A growing percentage of U.S. adults, even those who trust science, said harassing or threatening public health officials over COVID-19 business closures was justified, according to a new study of public opinion surveys conducted during two phases of the pandemic.
Attacks on public health officials reached unprecedented levels during the height of the pandemic, with officials describing everything from harassment and threats over the telephone to encountering armed protestors at their homes.
“We can see the human cost of this harassment,” said Cornell Jeb E. Brooks School of Public Policy Dean Colleen L. Barry. “Public health workers are leaving the profession in large numbers and those who have chosen to stay report dealing with mental health consequences.”
Barry is the senior author of the study. Rachel Topazian of the Johns Hopkins Bloomberg School of Public Health is the lead author and co-authors include Weill Cornell Medicine postdoctoral researcher Rachel Presskreischer as well as Beth McGinty, Hahrie Han, and Adam Levine of Johns Hopkins and Kelly Anderson of the University of Colorado.
An article about the research – “Americans’ Beliefs about Harassing or Threatening Public Health Officials During the COVID-19 Pandemic” – was published July 29 in the Journal of the American Medical Association (JAMA) Network Open.
More than 1,000 U.S. adults participated in the surveys, conducted in November 2020 and again in July and August 2021.
“We did not observe differences between Democrats and Republicans in November 2020, immediately following the polarized presidential election,” the researchers concluded. “But by July to August 2021, there was a 15 percentage point gap in believing harassment was justified between Democrats and Republicans, and we observed double-digit increases over time in the estimated share of Republicans believing harassing and threatening were justified.
“The polarization of social distancing, masking and COVID-19 vaccine uptake has been well documented. But our findings reveal increasingly partisan attitudes toward public health officials themselves.”
Survey respondents in 2021 who believed health officials were reasonable targets of threats increasingly included higher earners, political independents, those with more education and those most trusting of science. Among those with high trust in science, the researchers observed an 8 percentage point increase in likelihood of believing threats were justified.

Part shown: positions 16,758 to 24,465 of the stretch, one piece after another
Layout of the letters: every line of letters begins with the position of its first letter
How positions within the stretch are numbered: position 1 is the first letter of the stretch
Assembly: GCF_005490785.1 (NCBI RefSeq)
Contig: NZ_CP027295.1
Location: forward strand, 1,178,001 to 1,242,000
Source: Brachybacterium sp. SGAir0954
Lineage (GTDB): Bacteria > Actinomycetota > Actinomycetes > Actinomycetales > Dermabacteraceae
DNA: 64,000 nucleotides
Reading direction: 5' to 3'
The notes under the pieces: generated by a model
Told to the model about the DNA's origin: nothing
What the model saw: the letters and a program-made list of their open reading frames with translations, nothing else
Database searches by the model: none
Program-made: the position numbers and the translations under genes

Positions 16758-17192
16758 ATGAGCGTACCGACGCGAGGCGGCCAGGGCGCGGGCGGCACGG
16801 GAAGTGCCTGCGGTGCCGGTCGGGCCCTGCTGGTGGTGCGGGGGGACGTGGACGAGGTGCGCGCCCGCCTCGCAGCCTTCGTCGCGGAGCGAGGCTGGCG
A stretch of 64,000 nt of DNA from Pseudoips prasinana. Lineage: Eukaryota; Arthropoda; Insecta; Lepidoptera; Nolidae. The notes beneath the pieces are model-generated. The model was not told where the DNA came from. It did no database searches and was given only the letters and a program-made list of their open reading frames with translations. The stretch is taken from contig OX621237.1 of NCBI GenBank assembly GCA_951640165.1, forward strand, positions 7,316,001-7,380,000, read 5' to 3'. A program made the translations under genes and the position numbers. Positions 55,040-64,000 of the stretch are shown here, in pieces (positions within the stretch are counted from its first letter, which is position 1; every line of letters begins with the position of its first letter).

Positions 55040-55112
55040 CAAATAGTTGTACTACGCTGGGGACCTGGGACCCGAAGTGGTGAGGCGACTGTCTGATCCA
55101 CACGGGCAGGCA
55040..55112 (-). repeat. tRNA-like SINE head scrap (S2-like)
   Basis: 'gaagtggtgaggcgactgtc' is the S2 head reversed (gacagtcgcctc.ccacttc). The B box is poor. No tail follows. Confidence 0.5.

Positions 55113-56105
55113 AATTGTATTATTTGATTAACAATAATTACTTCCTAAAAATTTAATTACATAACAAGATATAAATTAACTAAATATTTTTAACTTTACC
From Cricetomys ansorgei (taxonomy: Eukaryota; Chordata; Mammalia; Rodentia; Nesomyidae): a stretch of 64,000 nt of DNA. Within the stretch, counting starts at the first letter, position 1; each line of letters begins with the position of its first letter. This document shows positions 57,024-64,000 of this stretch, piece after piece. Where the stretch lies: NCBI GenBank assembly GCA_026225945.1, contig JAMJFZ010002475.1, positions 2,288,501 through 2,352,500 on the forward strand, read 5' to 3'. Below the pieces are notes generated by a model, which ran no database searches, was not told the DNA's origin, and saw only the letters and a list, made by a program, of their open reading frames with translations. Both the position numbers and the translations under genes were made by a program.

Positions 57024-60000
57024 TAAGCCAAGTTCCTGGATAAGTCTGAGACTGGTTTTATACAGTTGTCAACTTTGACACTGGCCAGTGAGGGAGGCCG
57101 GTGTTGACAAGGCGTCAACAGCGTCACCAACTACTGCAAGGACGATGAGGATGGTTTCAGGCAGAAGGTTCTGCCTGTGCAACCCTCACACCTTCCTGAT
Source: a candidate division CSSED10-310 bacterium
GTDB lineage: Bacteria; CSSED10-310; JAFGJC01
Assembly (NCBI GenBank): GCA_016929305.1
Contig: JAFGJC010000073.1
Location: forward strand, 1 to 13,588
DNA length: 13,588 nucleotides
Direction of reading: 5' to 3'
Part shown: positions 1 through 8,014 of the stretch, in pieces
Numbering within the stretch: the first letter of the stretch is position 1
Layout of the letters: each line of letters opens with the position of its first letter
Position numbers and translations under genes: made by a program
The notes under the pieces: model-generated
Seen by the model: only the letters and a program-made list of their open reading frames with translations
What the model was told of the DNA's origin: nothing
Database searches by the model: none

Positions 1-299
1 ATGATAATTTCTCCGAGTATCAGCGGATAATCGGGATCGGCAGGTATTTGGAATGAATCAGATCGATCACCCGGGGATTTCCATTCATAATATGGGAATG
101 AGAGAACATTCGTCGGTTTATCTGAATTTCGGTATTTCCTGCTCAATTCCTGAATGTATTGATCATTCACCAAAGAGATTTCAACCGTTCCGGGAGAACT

“Earlier in the pandemic, antagonism toward public health officials was concentrated among those doubting science and those most negatively impacted by the pandemic,” Topazian said. “That still holds, but our findings reveal a shift toward such beliefs within more economically advantaged subgroups and those more trusting of science.”
The researchers said “pandemic fatigue” may be a factor in the trends. “It is a phenomenon in which even those who support public health guidelines lose motivation for adherence, due to the prolonged nature of the pandemic, shifting guidance and escalating opportunity costs,” McGinty said.
To help place the findings in context, a commentary about the study by Sarah Gollust of the University of Minnesota was published by the JAMA Open Network. She noted other studies indicate growing support for political violence and increased tolerance of harassing and threatening politicians.
“These data collectively suggest that the endorsement of violence against public health officials is a symptom of a broader illness in contemporary American politics, with potentially grave consequences,” Gollust wrote. “What can be done? Given the threat to the public’s health posed by a depleted and demoralized workforce, investment in the workforce and in strategies to neutralize antagonism among the public are needed.”
The researchers say that will take a communications approach tailored to multiple groups, including those skeptical of public health for ideological reasons, those most affected by public health policies, and those who view public health positively but are worn down by the lengthy crisis.
The stakes are high, Gollust said, because “we must better protect those workers on whom our collective health and well-being depends.”
Jim Hanchett is assistant dean of communications in the Cornell Jeb E. Brooks School of Public Policy.